FROM COMBAT TO COFFEE… WE SUPPORT VETERANS’ NEW WELLBEING CAFÉ IN BURY
Thanks to a grant from our community investment fund, a group of army veterans has opened a new well-being and mental health cafe in Bury St Edmunds.
Combat2Coffee is the brainchild of former Royal Anglian soldier Nigel Seaman. Having spent 12 years in the army before becoming a prison
officer, he was diagnosed with post-traumatic stress disorder and sought professional help for his mental health. The support he received from veterans’ charities Combat Stress and Help for Heroes gave him a fresh lease of life, and he felt compelled to give something back to other former servicemen and women in his position.
Major Ian Robinson, Nigel’s former regiment colleague and Combat2Coffee volunteer, explained: “He had the idea that if you sit and have a chat over a cup of coffee, you can work through some of your issues. It’s not rocket science, but simple ideas tend to work.”
More from Combat2Coffee
Since setting up Combat2Coffee as a community interest company in 2018, Nigel and his team of volunteers have launched a coffee shop inside Hollesley Bay Prison near Woodbridge, and another at the RSPB site at neighbouring Hollesley Marsh.
Ian said: “Our coffee comes from a roastery at the prison; the inmates work there as part of their rehabilitation. They also work at the coffee shops, receiving barista training and soft skills like teamwork. The idea is that, when they come out of prison, they’ll have skills they can use in their future life.” He added: “Some of the prisoners who work at the coffee shops are veterans themselves.”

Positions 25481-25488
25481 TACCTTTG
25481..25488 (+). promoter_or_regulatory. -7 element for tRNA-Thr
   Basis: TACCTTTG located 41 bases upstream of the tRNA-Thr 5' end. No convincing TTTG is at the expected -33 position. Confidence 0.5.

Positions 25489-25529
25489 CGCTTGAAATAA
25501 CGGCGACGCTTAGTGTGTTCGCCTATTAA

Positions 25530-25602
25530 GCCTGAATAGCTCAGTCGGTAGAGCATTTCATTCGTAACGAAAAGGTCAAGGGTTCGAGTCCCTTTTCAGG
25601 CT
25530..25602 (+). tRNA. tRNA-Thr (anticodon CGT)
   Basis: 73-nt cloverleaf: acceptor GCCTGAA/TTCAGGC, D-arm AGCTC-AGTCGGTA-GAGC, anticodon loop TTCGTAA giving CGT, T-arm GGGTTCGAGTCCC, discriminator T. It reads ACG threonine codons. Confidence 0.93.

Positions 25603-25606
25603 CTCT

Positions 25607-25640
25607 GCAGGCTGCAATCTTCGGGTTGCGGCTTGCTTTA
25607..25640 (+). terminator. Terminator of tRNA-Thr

Coffee2Combat in Bury st Edmunds
With two branches also now open in Ipswich, the idea was borne to launch another hub in Bury St Edmunds. And that’s when Ian got involved. He said: “I’d said for a long time that I wanted to help Nigel and the team. Then a former colleague of ours took his own life so that acted as a catalyst.” Along with fellow Royal Anglian veterans Major David Granfield and Captain Tony Buff, Ian took on a mammoth fundraising challenge to bring the dream of the Bury branch to life.
“We did the Welsh 3,000 challenge, where you climb the 15 highest mountains in Wales in 24 hours,” explained Ian. “It was harder than we thought it would be – we were expecting to be as fit as we were when we were younger!”
The challenge raised £10,000, and publicity from the adventure meant the team was given unexpected “financial, practical and moral support” to launch the branch at the Constitutional Club in Bury’s Guildhall Street.
This help included a £2,742.66 grant from Havebury’s community investment fund, which paid for the refurbishment of the club’s kitchen. Meanwhile, our contractors Aaron Services provided a state-of-the-art new cooker and installed it free of charge. And happily, the new coffee shop is now open from 9am to 4pm, Monday to Saturday. Ian said: “We’d like to thank the whole team at Havebury for their support and the fantastic donation which enabled us to furnish the kitchen. Without this, we wouldn’t have been able to open.”
Coffee2Combat and mental health
Ian and his fellow volunteers hope that, like its counterparts, the Bury café will offer a ‘prevention rather than cure’ mental health service for veterans and civilians alike. “The café is a safe space for people to come and build their resilience,” he said. “We hope we can stop people getting to the point where they need professional help. But if they do, we’ve got links to organisations that can help.”
He added: “This has been a really positive experience for all of us and I’ve enjoyed giving something back.”
Visit www.combat2coffee.co.uk for more info, or pop into the café – all are welcome.